Came out: May 13, 2008
Age Group: Young Adult
EM WATTS IS GONE.
Emerson Watts didn’t even want to go to the new SoHo Stark Megastore grand opening. But someone needed to look out for her sister, Frida, whose crush, British heartthrob Gabriel Luna, would be singing and signing autographs there-along with the newly appointed Face of Stark, teen supermodel sensation Nikki Howard.
How was Em to know that disaster would strike, changing her-and life as she’d known it-forever? One bizarre accident later, and Em Watts, always the tomboy, never the party princess, is no longer herself. Literally.
Now getting her best friend, Christopher, to notice that she’s actually a girl is the least of Em’s problems.
But what Em’s pretty sure she’ll never be able to accept might just turn out to be the one thing that’s going to make her dream come true . . . .
NIKKI HOWARD IS HERE TO STAY.
I really liked this book, but it was really really strange. I mean, brains into another person’s body? Sci-fi and modeling is a strange combination. If you think about it at least. And this book makes you think a lot about the weirdness of science AND modeling. Like I said, really strange. When Meg Cabot decides that she wants to do science fiction or fantasy, the end result reminds me a lot of Scott Westerfield’s novels (quirky and strange, yet fascinating).
Em was a likeable character but sometimes I felt that she was too narrow-minded about things. The Walking Dead? Her sister? Appearance? She was way too “whatever” about everything and that kind of irked me. Nobody wants to have a heroine that’s unlikeable. Nikki was just obnoxious. She was spoiled, rude, and vain. I didn’t really like either of them.
That was the weirdest idea for a book though. I found it strange that a “paintball gun” was used in the accident and Nikki just “happened” to have a brain disease (which is later explained in the following books). I read Being Nikki first because I thought that it was the first one and I liked it better. I can’t say that this is one of my favorite books, but it is overall pretty good.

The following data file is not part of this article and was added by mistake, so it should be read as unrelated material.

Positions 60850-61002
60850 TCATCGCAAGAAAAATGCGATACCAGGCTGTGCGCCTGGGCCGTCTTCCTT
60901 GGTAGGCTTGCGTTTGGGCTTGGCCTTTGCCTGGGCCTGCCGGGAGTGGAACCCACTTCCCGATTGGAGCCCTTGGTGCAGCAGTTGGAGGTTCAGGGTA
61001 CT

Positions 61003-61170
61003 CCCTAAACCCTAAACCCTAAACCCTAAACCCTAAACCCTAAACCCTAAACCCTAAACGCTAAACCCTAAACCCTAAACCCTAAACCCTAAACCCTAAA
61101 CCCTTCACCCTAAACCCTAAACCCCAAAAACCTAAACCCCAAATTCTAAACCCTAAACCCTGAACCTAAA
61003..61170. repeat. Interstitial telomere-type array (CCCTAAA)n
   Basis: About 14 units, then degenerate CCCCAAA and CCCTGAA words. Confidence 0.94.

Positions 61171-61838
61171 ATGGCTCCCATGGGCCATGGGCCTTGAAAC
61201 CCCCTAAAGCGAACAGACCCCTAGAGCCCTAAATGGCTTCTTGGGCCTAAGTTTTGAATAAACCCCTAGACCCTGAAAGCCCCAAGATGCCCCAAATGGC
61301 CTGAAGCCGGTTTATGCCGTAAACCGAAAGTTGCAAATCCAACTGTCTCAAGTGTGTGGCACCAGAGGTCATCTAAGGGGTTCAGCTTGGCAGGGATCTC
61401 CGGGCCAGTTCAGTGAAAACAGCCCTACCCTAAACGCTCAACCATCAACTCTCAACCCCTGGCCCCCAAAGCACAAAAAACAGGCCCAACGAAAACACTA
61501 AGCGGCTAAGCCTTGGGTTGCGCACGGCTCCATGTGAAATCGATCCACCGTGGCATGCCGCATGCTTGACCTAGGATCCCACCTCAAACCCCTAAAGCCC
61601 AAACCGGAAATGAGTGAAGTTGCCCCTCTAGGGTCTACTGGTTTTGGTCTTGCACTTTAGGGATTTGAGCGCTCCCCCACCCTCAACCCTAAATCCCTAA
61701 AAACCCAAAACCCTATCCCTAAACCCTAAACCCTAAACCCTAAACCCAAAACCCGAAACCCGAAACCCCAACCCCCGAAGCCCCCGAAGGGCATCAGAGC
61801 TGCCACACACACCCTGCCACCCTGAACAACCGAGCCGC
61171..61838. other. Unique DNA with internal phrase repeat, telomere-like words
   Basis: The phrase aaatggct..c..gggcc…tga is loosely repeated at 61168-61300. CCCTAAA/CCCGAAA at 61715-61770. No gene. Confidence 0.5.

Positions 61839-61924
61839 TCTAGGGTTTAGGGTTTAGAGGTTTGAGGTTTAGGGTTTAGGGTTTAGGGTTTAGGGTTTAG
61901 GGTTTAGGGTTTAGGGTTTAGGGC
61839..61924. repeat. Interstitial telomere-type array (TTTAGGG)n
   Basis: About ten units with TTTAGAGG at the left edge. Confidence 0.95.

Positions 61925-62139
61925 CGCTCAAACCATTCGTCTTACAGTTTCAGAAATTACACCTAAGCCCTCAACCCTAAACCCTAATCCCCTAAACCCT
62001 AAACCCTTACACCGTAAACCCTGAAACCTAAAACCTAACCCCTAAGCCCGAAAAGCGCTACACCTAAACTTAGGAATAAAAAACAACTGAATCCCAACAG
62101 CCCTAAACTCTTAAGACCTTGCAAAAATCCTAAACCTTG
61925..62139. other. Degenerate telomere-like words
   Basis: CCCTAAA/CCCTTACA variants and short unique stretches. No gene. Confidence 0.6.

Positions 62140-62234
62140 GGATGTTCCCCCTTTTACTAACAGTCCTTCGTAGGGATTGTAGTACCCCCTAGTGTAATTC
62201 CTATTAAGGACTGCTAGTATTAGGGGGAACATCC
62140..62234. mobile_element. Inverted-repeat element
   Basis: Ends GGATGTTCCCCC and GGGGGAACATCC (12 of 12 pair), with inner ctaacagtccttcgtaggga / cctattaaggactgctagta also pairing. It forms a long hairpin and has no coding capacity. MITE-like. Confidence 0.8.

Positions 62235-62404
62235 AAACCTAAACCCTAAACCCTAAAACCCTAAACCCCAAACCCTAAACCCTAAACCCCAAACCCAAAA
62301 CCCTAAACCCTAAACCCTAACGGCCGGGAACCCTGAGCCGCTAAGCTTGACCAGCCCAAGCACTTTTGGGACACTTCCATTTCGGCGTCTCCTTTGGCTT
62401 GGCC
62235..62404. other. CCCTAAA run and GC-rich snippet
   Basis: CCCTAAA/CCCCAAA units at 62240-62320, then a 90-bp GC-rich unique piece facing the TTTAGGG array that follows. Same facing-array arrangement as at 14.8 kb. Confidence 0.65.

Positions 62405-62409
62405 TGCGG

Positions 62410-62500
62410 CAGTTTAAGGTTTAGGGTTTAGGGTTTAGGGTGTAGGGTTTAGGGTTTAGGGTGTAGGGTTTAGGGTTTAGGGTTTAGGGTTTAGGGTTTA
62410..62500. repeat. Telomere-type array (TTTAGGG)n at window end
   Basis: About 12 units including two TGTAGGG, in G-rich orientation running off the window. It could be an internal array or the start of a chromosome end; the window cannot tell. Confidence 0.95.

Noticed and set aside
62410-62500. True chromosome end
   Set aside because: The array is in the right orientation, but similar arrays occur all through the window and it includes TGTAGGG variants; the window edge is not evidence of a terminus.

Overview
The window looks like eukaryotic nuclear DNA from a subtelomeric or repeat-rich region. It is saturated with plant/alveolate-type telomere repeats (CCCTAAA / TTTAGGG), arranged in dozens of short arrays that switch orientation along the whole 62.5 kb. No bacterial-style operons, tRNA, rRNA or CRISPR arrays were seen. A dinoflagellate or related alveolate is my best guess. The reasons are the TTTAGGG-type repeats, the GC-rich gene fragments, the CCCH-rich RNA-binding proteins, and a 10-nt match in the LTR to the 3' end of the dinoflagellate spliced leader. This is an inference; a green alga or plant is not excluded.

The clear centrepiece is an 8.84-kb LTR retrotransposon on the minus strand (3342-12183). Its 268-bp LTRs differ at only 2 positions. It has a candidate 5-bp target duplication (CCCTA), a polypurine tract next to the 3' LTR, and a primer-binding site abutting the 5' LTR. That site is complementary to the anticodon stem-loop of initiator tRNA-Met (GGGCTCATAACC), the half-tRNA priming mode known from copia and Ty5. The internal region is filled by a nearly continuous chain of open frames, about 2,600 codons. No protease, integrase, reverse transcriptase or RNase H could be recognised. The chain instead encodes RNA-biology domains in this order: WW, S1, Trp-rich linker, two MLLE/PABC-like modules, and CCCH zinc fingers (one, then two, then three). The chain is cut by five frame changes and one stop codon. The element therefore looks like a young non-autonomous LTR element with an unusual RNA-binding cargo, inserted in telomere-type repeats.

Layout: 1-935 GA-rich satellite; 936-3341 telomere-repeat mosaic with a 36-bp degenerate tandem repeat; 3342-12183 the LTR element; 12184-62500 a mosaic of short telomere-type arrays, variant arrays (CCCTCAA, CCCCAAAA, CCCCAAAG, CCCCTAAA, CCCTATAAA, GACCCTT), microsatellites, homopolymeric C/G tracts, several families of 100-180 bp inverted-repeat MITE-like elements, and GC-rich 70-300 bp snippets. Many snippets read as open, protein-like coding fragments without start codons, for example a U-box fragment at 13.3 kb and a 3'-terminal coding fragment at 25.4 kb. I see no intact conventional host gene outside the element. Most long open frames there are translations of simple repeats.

I liked the setting. Stark Industries seemed like it was ripping off everything else so I don’t get how it could have been so popular and less quality (“Angels”?). I liked Christopher but he came off as slightly crazy to me. Her family’s reactions to the situation were puzzling. I wouldn’t expect to have any family agree to a risky surgery like that or enjoy having their sibling/daughter trapped in another girl’s body.
And strangely, this book was actually pretty good. Although I do think that Meg Cabot is better at writing realistic fiction than sci-fi or fantasy.
Recommended for anybody who loves: Model Spy; Across the Universe; Ultraviolet; Scott Westerfield novels; modeling books; Maximum Ride; etc.
Possible book club questions:
Why do you think Em is so opposed to popularity and fitting in?
If you were Nikki, would you have represented Stark?
Why do you think Em’s family did not tell Christopher?
Would you make the same decisions that Em did? Discuss.